January 19th, 2021
At Saint-Gobain, when we’re developing our bearings and tolerance rings, we draw a lot from tribological research. Tribology is the name given to the study of friction and wear. The term “Tribology” is derived from the Greek meaning “rub”, and that’s essentially what we’re studying: the frictional properties and wear behaviour of surfaces in relative motion.
The study of friction enables us to better understand the wear processes of materials, and ensures that our components are designed to have the optimum coefficient of friction. As you can imagine, tribology plays a massive part in our research and development.
People have understood aspects of tribology for many thousands of years. Rubbing sticks together to generate heat and make fire showed a crude understanding of friction. Probably the earliest recorded use of lubrication is in ancient Egyptian images, that appear to show people using oil as a lubricant to shift large statues.
It was not until the 15th Century our understanding of tribology made really big steps. It was none other than literal Renaissance man, Leonardo da Vinci, who was one of the first scholars to systematically study friction and advance our understanding of it.
Today, the field of tribology is interdisciplinary, and tribology is embedded in a range of engineering and scientific disciplines. We can broadly divide the subject into three interrelated topics: friction, wear and lubrication. Friction is the resistance between the solid surfaces in relative motion, wear is the result of friction, and lubrication is the means of reducing friction and protecting the contact area by creating wear resistance.
You do not have to work in mechanical engineering to encounter tribology in your everyday life. The soles of your trainers are precision-designed for the best grip, for example. Applications include biotribology in healthcare, where hip joint tribology ensures the best, natural movement possible.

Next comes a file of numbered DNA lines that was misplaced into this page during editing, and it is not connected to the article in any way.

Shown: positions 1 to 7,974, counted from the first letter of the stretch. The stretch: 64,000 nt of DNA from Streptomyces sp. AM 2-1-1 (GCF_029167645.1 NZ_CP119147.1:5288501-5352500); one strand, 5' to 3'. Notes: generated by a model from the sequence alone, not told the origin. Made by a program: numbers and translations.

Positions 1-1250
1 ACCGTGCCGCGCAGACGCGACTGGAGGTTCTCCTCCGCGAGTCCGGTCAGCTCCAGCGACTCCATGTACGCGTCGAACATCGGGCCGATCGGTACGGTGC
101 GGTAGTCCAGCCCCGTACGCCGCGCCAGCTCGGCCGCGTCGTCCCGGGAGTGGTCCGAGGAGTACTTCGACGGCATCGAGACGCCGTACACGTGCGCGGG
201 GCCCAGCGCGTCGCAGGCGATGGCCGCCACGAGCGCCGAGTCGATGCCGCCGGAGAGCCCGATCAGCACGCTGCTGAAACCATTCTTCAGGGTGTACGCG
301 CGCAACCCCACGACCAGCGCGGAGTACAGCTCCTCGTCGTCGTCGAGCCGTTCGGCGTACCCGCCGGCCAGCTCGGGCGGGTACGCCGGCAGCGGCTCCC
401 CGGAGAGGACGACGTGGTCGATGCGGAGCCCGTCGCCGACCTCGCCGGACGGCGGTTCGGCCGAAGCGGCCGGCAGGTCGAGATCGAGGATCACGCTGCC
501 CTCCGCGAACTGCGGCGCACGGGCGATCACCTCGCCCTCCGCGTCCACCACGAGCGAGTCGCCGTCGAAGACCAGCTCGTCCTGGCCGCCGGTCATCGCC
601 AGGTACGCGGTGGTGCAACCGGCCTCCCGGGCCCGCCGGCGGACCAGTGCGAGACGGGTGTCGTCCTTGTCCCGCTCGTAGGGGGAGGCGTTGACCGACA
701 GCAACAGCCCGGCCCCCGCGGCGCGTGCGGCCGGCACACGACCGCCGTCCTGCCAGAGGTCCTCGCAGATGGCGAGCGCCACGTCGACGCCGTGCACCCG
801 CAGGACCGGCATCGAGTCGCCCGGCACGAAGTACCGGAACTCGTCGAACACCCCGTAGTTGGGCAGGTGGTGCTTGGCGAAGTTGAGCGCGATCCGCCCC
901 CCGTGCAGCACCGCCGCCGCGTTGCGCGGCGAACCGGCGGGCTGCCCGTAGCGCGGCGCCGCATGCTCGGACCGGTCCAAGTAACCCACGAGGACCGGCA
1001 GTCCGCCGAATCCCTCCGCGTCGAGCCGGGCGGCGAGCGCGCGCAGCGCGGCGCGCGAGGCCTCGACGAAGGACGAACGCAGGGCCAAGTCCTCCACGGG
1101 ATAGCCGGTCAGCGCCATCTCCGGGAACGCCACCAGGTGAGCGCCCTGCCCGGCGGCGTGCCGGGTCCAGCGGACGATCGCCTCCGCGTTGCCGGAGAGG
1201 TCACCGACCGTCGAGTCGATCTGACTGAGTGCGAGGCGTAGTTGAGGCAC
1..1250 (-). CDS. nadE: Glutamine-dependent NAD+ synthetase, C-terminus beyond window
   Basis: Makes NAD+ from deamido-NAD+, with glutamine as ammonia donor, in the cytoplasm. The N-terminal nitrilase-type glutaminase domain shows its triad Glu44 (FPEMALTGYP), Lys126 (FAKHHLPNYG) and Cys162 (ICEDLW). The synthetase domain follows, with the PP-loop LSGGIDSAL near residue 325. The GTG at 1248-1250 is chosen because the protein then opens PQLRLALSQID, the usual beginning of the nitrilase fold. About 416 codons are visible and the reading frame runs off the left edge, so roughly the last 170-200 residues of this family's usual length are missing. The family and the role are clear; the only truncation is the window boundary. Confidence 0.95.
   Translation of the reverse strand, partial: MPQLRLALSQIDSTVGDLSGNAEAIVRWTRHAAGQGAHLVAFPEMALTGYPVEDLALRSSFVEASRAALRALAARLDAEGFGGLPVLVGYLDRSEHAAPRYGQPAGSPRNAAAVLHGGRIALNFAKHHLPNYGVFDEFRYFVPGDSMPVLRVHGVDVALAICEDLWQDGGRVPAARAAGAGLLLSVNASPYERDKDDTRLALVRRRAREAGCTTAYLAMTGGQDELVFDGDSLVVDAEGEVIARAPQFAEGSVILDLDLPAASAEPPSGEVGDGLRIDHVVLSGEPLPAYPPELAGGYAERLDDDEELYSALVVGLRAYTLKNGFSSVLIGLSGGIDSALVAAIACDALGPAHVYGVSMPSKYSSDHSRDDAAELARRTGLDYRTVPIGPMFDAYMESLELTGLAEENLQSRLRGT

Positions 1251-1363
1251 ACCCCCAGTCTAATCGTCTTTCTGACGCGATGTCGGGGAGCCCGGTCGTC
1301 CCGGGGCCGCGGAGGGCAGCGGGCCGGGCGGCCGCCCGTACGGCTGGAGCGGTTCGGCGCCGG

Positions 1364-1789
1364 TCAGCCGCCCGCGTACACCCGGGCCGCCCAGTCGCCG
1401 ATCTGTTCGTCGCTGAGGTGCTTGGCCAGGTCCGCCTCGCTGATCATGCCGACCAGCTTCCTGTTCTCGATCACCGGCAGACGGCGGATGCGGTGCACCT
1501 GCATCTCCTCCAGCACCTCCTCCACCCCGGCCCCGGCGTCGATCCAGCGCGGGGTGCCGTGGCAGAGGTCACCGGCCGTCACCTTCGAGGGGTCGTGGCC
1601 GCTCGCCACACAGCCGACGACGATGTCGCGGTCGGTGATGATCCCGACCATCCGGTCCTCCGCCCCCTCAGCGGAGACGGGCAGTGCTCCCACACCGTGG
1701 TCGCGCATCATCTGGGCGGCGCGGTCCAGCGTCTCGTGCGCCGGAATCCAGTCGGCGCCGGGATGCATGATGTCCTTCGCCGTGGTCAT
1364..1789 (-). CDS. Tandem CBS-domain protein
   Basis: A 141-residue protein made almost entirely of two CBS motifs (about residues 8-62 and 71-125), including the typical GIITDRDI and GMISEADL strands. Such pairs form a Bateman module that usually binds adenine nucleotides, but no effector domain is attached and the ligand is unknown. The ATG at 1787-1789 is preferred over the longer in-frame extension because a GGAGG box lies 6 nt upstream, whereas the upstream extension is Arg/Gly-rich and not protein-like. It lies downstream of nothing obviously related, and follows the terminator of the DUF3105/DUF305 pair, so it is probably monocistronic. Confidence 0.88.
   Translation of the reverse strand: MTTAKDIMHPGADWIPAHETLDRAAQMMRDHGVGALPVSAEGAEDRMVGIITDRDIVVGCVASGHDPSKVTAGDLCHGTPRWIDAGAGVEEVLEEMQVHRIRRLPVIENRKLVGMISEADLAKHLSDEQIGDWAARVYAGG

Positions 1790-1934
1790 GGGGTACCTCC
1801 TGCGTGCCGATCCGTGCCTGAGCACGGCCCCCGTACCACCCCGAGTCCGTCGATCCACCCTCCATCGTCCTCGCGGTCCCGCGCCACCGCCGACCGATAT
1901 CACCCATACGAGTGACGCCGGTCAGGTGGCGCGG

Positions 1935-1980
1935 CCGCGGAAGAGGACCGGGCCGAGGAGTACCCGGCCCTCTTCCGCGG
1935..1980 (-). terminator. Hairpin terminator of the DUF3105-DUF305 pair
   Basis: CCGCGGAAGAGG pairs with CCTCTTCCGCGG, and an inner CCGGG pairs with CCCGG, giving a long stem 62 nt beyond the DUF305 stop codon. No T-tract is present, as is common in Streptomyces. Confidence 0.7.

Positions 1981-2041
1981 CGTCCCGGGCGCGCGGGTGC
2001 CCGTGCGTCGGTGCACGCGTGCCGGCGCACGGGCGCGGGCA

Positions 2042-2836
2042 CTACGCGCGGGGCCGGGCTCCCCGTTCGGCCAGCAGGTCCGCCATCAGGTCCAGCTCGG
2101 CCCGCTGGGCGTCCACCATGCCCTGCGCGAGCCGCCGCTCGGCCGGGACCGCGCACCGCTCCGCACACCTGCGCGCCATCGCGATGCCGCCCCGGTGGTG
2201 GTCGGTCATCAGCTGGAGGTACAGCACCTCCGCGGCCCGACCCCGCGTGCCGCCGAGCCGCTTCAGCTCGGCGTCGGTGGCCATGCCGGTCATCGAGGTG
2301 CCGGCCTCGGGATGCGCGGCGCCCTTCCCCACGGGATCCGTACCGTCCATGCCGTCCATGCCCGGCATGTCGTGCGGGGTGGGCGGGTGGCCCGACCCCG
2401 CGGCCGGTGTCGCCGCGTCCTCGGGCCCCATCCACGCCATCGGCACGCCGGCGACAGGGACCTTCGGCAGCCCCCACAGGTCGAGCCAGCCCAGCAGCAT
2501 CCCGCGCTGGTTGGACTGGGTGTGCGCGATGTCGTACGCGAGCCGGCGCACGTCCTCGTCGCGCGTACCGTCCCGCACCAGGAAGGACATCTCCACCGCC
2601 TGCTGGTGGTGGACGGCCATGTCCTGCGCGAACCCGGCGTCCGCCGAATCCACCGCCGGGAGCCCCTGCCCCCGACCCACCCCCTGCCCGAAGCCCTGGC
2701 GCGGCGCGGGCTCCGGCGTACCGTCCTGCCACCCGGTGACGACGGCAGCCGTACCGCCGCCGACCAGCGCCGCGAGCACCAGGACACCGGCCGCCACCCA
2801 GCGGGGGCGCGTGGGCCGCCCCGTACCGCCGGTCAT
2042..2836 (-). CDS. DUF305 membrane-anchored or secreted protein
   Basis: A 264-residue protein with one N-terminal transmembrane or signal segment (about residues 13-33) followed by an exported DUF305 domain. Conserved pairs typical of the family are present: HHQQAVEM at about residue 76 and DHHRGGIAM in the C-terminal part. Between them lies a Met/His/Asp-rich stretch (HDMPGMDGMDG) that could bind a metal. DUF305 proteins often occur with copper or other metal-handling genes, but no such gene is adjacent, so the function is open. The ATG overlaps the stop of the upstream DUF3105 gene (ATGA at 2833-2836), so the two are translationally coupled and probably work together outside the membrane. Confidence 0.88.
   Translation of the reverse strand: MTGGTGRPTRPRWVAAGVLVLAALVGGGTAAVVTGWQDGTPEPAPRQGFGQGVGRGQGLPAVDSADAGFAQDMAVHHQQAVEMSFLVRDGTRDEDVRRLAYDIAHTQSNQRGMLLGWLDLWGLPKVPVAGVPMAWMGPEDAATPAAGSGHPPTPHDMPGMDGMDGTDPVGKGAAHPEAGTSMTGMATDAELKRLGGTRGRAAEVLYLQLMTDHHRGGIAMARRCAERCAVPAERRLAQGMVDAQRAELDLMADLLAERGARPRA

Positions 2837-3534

Today, tribological research is going nano and a significant branch of tribological system study is nanotribology. Nanotribologists investigate friction at a nanoscale and use this knowledge in applications such as magnetic storage devices.
At Saint-Gobain, we work with engineers on controlling friction, ensuring that their applications are reliable, robust and have superior longevity. For us, tribological research plays a major part in producing dependable components. For example, we work with our automotive clients to create consistent controlled friction that reduces wear, noise, vibration and corrosion.
Lubrication is a whole sub-branch of tribology. As we’re all aware, lubrication reduces the effects of friction. Besides the obvious lubricants like oil or grease, there are also solid lubricants which can be directly integrated into the material structure of components (an example of this are our NORGLIDE® PTFE Bearings), providing an inherent or self-lubricating property. This short video explains how this mechanism works:
A very small amount of lubrication is enough to drastically change the friction between two surfaces. In cases where a very thin film of lubrication adheres to the surfaces creating a low friction layer, this is generally known as boundary friction.
In some cases, this film is thicker and enough to separate the two surfaces completely from each other. Normally it is created by some kind of movement and is a very similar effect to your car wheel when it is aquaplaning. This is called fluid film friction and generally results in very low friction.
The efficiency of an applied lubricant depends on its viscosity, which can change depending on the operating conditions. Again, tribology is applied to the lubricant’s formulation, finding that crucial balance between reducing sliding friction and too-high viscosity.
Energy is lost to friction in sliding surfaces. We can reduce our energy consumption by ensuring that our systems are low friction, and tribology research combined with materials science can help to make a difference.
To go back to the automotive industry, recent research into passenger car energy consumption estimated that only 21.5% of the fuel energy is used to power the car – and frictional losses account for a massive 33% (28% if you don’t count braking).
And of course, reducing the wear rate of a component due to friction increases the life of the tribosystem, which in turn, cuts down on disposal and manufacture.
Our commitment to research and development sets us apart from conventional manufacturers. Our bespoke components are based on thousands of hours of research and applied study into surface engineering and tribological systems. If you want to know more, please get in touch with us at Saint-Gobain.